At ZOZOFIT, we understand that activity level is one of the most essential metrics when making decisions about your health and fitness. Researchers have confirmed the links between physical activity and quality of life, making it one of the best outlets to help you make positive changes. Understanding the different categories and where you fall within them is a crucial first step in progressing on your fitness journey.
What Does Activity Level Measure?
Generally, this term refers to the hours spent performing significant physical activity each week. While hardly a binding metric, activity level is a shorthand to help you understand how much movement you include in your daily routine and how it might impact your overall health and wellness. Think of the categories as a general rubric to start understanding and discussing the role physical fitness plays in your week.
What Is My Activity Level?
Determining how frequently you move can help you advance your fitness routine. Many questions might arise when looking at the basic categories. For instance, what is lightly active, and how does it differ from moderately active? How can you advance from one level to another? Here are descriptions of each standard level; which one best describes your lifestyle?
This level refers to individuals who perform up to two hours of physical activity a week. Those with a sedentary lifestyle typically do most of their movement in completing daily tasks and chores. People who work jobs requiring them to sit for most of the day sometimes fall into this activity level unless they add additional movement to their routine. In this scenario, you handle the physical stressors of everyday life without intentionally adding exertion outside those tasks.
Those who incorporate approximately three hours of physical activity a week into their routine are lightly active. They might integrate short walks into their schedule or do a quick workout most days. Individuals who work on their feet for most of the day may also be lightly active without needing to add other activities.
Three to four hours a week of activity put you at this activity level. From intense labor at a job, scheduled workouts throughout the week, consistent cardio activities like jogging, or other combinations of movements, moderately active individuals perform physical activity every day. It is a cornerstone of their daily life, beyond simply necessary movements.
The most active category describes individuals who perform five or more hours a week of strenuous activity. Very active people tend to have scheduled workouts on most days of the week or intentionally work lengthy walks or runs into their day. They may also have jobs that require significant physical strain, supplemented by workouts or cardio.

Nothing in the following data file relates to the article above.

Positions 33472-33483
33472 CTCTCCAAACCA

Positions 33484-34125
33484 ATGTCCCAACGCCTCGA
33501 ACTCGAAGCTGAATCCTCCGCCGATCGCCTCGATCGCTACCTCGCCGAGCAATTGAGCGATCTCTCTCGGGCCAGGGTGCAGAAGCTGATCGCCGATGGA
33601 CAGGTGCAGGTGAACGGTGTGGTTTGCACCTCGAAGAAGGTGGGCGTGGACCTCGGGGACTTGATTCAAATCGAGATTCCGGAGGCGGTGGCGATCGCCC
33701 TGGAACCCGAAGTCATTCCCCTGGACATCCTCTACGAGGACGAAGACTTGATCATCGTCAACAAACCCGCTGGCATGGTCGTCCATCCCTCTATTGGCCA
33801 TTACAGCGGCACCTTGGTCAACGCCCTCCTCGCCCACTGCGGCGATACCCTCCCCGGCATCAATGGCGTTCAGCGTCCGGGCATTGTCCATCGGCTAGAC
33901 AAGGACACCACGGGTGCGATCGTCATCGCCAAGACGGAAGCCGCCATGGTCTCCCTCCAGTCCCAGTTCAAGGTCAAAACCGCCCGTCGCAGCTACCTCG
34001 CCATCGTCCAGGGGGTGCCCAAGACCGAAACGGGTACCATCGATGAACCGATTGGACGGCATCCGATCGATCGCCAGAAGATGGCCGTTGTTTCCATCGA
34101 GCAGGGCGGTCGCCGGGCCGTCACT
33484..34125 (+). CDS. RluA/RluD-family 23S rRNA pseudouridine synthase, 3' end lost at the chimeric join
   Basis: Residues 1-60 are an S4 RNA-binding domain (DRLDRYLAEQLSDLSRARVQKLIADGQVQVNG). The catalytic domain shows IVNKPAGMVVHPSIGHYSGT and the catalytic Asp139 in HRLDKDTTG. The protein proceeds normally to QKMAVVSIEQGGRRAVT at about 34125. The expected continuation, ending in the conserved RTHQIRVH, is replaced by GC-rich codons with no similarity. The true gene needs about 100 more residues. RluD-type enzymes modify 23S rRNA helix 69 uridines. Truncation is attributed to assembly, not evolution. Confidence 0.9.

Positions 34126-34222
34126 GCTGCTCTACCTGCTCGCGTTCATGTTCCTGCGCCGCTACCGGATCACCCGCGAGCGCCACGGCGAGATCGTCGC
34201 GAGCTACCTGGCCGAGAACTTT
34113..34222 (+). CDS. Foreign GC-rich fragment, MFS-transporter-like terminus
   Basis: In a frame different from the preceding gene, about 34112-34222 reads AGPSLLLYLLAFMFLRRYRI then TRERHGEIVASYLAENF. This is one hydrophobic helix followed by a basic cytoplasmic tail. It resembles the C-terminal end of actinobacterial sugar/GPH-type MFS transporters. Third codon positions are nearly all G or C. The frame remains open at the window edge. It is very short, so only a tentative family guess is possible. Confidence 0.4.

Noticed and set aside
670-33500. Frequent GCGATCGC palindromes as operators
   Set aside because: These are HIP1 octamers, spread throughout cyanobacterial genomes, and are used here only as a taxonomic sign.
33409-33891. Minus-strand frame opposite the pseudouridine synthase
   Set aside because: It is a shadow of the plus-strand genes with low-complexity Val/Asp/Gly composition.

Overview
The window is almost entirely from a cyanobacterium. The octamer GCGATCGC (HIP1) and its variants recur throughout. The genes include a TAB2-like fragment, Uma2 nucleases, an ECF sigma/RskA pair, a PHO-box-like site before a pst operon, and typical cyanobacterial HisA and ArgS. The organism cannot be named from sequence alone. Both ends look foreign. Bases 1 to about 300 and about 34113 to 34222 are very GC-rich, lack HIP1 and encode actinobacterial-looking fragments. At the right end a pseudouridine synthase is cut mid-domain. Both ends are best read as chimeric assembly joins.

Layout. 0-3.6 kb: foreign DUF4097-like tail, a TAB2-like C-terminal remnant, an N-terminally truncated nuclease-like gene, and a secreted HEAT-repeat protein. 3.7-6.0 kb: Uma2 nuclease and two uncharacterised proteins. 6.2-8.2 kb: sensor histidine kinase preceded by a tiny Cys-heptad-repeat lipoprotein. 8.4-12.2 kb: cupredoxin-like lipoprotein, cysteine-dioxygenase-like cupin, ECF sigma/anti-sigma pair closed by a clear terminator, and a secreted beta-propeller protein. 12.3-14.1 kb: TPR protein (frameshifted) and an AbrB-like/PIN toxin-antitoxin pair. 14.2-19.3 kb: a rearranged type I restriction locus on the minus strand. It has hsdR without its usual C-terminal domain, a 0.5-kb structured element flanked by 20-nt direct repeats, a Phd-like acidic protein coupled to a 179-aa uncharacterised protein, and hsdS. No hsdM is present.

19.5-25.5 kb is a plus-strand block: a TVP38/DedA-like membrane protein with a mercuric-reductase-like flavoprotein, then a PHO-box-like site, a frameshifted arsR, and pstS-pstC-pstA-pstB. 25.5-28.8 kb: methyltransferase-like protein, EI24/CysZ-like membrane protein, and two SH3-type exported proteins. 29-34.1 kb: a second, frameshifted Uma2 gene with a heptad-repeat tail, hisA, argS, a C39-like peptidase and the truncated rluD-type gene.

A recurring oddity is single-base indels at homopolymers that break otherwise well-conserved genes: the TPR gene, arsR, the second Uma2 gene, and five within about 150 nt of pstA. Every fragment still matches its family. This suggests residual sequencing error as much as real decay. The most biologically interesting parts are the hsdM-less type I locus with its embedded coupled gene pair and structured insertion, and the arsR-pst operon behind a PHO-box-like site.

How Does My Activity Level Impact My Health?
Physical activity is one of the most significant influences on your overall health. It affects just about every aspect of your wellness, from the quality of your sleep to your mental clarity. Here are five ways that activity level can influence your quality of life.
1. Sleep Quality
Have you ever stayed awake for more than an hour at night, not quite drained enough to fall asleep? Often, the feeling of "not being tired enough" is a result of limited movement during your waking hours. Conversely, few feelings are as satisfying as falling right to sleep from the perfect amount of tiredness. Sufficiently moving your body throughout the day is fundamental to maintaining a healthy cycle of energy and fatigue, ultimately influencing the amount and quality of your sleep.
You might be surprised to discover the many proven links between activity level and digestive health. Core exercises and cardio can help relieve several issues, such as indigestion and bloating. The increase in gastric mobility that comes from working your abdominal and back muscles often leads to greater regularity. Many practice yoga for this reason, given that it features twists and motions that are excellent for regulating the intestines.
3. Mental Health
The benefits of regular activity extend far beyond the physical. You've likely felt the pleasant rush of energy following a workout or the flowing of endorphins that comes from a session at the gym. Research has proven that consistent activity has a positive influence on your very brain chemistry. What's more, many find the process of setting, tracking, and achieving their fitness goals to be a gratifying experience, worth the work on its own.
When it comes to your activity level, the benefits often compound. The better your fitness level, the easier it is to bounce back from injury or even the effects of a strenuous workout. For example, take a muscle injury. If your muscles are strong, supple, and primed for physical exertion, they will heal more quickly than underdeveloped or stiff ones. The same goes for illness, which generally impacts an active body less forcefully.
Given all of the benefits associated with regular activity, it is hardly surprising that wellness tends to have a cumulative effect over the course of your life. If you routinely experience good sleep and digestion, solid mental health, and quick recovery, you may also have an increased lifespan. Aside from the benefits listed here, there are many others, such as cardiovascular health, that have a greater impact on individuals as they age.
Who Should I Consult About My Activity Level?
As with all decisions related to your health, consult a trusted medical professional if you are unsure about your fitness and its impact on your health. A doctor or physician will guide you on your specific needs and which activities may be best for you. If you notice any pain or deterioration in your health after altering your routine, consult your doctor before continuing.